On Sunday 29th March 2020 Charlotte will be taking part in the London Landmarks Half Marathon. This is her story and her reason for running. You can support Charlotte on her journey here.
By Charlotte Harding
I didn't know whether this was something I should or would ever share, but with miscarriage being in the news highlighting its links to mental health, I felt now was a good time.
When I signed up to run the London Landmarks Half Marathon for Tommy's I didn't know I was pregnant, let alone that it would become a charity that I would turn to.
At the end of 2019, I had a miscarriage. I was that one in four statistic that you see so often. I was nine weeks, there was no baby. Just an empty pregnancy sac.
You feel that you can't open up or share what you have gone through. You feel that getting pregnant is one of the most natural things in the world, our bodies are biologically made to do so, you feel like you have failed, that your body has failed, that there is something wrong with you.
Did I eat the wrong thing? Did I do the wrong thing? What did I do?
You feel ashamed. You don't want to be treated differently but then you want the questions of when will you have another baby? to stop as you try to physically and mentally deal with the loss.
You feel guilty as you already have a child so you are lucky, and because it wasn't really a baby just some bits that hadn't quite developed, how can you feel sad for something that basically looks like an egg with a yolk?
But you felt pregnant, you started to plan, you get a due date and names pop in your head, you wonder how your other child will react, you panic that you won't love another child as much and feel guilty in another way. But you wanted that baby, you want to see your child with a sibling, you want to hold that newborn in your arms and go back to sleepless nights and three-hourly feeds.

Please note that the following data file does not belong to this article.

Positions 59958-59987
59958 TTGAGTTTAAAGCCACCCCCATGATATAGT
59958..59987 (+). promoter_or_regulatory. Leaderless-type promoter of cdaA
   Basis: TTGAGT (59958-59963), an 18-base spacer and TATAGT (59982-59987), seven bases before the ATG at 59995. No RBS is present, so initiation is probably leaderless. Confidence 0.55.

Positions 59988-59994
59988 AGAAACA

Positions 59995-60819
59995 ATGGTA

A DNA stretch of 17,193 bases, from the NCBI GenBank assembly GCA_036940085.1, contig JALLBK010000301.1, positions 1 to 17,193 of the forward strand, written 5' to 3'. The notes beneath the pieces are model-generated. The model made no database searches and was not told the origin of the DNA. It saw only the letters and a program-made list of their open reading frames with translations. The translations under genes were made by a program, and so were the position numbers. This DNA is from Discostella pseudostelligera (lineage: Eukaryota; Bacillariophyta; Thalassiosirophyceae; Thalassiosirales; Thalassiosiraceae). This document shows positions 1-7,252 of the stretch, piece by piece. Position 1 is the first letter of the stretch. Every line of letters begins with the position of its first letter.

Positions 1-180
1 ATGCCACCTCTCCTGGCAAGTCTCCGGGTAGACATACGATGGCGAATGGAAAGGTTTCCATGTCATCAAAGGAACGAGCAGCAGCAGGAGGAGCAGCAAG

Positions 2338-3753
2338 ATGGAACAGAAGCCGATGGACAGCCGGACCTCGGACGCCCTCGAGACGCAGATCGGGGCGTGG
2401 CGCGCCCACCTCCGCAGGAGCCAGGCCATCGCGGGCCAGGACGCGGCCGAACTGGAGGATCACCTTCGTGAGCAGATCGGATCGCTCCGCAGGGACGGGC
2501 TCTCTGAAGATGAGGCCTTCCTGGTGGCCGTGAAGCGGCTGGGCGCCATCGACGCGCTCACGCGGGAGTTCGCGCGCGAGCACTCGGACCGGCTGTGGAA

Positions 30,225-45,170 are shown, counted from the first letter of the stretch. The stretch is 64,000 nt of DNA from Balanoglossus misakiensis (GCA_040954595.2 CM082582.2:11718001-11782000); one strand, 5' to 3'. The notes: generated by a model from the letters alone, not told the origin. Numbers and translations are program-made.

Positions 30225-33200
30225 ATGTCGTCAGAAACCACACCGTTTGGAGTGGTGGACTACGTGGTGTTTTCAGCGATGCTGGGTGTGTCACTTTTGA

And then you feel sadness. A wave that crashes into you at unexpected moments. A level of anxiety creeps in that you never really noticed before and you just want to walk away and keep walking.
It is hard, people don't know what to say to you, how to be around you. You want to hear about your pregnant friend's weird cravings, their moans about aches and pains. You want to see pictures of their newborns, as you may not have your baby, but you wouldn't wish what you went through on anyone.
I'm still in the early stages of dealing with this and hopefully in time I will heal, and we will have another baby that will turn our lives upside down.
But for now, I guess it is just a case of day by day.
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